Date of Award:

1999

Document Type:

Dissertation

Degree Name:

Doctor of Philosophy (PhD)

Department:

Plants, Soils, and Climate

Department name when degree awarded

Plants, Soils, and Biometeorology

Advisor/Chair:

Bruce G. Bugbee

Abstract

Short height and high yield per unit energy in controlled environments are essential to the success of a food production system for spaceflight. Temperature and light quality can be manipulated in controlled environments to reduce plant height and increase yield. Although the effects of temperature on height and yield are well studied at ambient CO2, temperature effects at elevated CO2 with a hydroponic root zone are not well characterized. We studied soybean yield and height under two lamp types over a broad range of temperatures. Temperature had little effect on yield or height, but lamp type had a significant effect on canopy height. This first study highlighted the importance of understanding spectral quality in controlling plant growth, especially canopy height.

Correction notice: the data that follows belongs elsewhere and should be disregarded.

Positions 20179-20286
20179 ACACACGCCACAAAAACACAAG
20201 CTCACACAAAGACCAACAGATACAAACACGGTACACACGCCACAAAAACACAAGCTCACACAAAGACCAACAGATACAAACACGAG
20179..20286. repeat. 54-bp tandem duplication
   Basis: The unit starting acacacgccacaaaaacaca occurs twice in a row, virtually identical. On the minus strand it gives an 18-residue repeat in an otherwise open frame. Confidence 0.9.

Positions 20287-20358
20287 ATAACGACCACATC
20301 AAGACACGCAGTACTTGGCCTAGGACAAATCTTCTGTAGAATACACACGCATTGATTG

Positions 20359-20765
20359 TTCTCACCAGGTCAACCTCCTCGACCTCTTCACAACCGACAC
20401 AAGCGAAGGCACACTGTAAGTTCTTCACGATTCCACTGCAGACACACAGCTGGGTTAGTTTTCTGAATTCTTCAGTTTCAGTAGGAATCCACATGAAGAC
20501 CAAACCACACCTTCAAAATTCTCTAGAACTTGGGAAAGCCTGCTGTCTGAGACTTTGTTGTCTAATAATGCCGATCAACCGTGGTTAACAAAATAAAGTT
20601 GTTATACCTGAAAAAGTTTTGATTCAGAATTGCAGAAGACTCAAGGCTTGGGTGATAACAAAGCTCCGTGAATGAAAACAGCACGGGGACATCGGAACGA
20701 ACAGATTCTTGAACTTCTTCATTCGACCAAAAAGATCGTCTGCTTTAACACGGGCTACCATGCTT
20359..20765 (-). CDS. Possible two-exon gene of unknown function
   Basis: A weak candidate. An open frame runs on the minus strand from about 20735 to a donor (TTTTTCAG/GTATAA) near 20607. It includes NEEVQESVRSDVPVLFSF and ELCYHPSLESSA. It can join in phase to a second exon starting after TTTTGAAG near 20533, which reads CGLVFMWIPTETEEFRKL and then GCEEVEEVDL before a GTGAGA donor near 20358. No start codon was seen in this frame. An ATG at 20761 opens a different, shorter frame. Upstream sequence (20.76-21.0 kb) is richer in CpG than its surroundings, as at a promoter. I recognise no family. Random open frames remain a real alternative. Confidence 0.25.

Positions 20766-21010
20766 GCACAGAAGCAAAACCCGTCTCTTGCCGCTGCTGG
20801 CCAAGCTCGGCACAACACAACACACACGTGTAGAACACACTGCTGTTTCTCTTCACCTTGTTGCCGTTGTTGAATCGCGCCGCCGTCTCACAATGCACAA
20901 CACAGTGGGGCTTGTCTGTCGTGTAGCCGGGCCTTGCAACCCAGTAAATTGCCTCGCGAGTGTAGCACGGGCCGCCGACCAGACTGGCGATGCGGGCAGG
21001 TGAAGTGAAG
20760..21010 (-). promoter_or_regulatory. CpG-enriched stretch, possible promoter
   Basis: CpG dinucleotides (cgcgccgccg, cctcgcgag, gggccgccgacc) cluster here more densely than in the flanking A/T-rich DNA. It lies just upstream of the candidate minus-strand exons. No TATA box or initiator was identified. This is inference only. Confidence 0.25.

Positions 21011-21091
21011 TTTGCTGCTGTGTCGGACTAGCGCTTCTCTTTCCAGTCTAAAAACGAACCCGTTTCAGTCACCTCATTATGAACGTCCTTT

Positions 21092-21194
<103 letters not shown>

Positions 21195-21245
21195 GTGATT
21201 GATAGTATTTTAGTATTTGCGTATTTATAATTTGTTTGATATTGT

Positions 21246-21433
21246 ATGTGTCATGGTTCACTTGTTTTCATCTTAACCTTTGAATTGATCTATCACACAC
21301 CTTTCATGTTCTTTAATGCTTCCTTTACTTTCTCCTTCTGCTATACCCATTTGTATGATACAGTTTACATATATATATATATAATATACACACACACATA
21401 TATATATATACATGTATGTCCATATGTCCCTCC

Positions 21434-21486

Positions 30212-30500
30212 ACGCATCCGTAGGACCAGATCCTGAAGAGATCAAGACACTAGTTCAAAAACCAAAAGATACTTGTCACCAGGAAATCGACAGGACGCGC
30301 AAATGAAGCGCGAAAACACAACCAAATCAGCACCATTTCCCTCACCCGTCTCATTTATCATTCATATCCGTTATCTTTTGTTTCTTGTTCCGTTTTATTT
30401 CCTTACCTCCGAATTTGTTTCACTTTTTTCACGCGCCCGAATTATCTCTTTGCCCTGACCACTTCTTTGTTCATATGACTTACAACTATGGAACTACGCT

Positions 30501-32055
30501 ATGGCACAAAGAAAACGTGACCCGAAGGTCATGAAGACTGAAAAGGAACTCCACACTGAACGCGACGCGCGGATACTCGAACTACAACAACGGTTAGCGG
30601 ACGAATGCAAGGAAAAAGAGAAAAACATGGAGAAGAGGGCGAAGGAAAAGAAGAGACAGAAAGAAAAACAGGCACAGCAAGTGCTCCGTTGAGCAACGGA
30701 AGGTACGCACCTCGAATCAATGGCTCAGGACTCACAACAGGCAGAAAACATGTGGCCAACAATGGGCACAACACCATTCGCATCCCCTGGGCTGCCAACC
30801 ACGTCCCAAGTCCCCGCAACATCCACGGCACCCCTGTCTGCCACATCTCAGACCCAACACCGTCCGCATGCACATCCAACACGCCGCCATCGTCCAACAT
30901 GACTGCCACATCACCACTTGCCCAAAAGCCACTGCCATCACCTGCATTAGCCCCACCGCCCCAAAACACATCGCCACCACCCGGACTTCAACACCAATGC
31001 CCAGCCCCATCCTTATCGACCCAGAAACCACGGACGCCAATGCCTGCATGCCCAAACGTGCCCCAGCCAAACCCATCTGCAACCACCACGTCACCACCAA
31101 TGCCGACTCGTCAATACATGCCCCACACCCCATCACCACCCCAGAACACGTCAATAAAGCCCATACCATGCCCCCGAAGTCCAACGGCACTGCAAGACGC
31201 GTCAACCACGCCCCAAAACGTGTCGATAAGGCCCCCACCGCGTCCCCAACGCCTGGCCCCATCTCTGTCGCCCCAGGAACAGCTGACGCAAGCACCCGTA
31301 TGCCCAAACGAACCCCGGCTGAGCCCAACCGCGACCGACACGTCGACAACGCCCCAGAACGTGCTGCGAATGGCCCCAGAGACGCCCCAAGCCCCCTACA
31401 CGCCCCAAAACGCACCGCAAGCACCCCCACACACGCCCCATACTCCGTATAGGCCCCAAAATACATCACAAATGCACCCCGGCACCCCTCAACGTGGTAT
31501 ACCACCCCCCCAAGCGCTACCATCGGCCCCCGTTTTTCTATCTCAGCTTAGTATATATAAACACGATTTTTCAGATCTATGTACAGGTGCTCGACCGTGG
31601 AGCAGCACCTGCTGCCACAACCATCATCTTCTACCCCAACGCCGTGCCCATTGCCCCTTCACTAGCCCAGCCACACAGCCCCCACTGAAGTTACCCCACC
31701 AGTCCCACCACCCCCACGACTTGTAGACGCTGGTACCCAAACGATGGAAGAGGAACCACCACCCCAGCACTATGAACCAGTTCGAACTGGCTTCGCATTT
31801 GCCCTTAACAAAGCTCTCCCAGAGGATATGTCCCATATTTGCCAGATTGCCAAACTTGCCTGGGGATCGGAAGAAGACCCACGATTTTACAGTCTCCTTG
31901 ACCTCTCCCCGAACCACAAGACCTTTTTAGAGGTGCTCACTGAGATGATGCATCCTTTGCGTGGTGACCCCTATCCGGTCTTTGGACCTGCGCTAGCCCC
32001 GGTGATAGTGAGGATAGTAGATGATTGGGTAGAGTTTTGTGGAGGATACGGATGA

Numerous studies have compared lamp types and suggested that profound differences in leaf area, canopy height, yield, and total dry mass responses were due to blue light differences. Unfortunately, the most energy-efficient light sources have the least blue light. We have a poor understanding of the specific morphological and histological effects of blue light on leaves and stems. Three species, soybeans, wheat, and lettuce, were grown at five blue light fractions (0, 2, 6, 12, and 26%) and two light levels (200 and 500 μmol m-2 s-1). Phytochrome photoequilibria were constant among treatments. Blue light responses were species dependent. Wheat leaf area, dry mass, and stem length were insensitive to blue light fraction. Increasing blue light to 26% decreased soybean stem length, but leaf area was greatest at 6% blue. Lettuce leaf area, stem length, and dry mass were highly sensitive to blue light fraction between 0% and 6% under high pressure sodium lamps, but were insensitive between 6% and 26% under metal halide lamps. These results may be complicated by sensitivity to other wavelengths . The decrease in soybean stem length with increasing blue light was caused by an inhibition of cell division, while the decrease in leaf area was caused primarily by a decrease in cell expansion. Increased lettuce leaf area with increasing blue light fraction was caused by both cell division and expansion. This research indicates that lamps high in blue photons are not only energetically wasteful, but do not benefit, and in some cases reduce, plant growth. However, some blue light is necessary for controlling plant height in soybean and even required for proper growth and development in lettuce.

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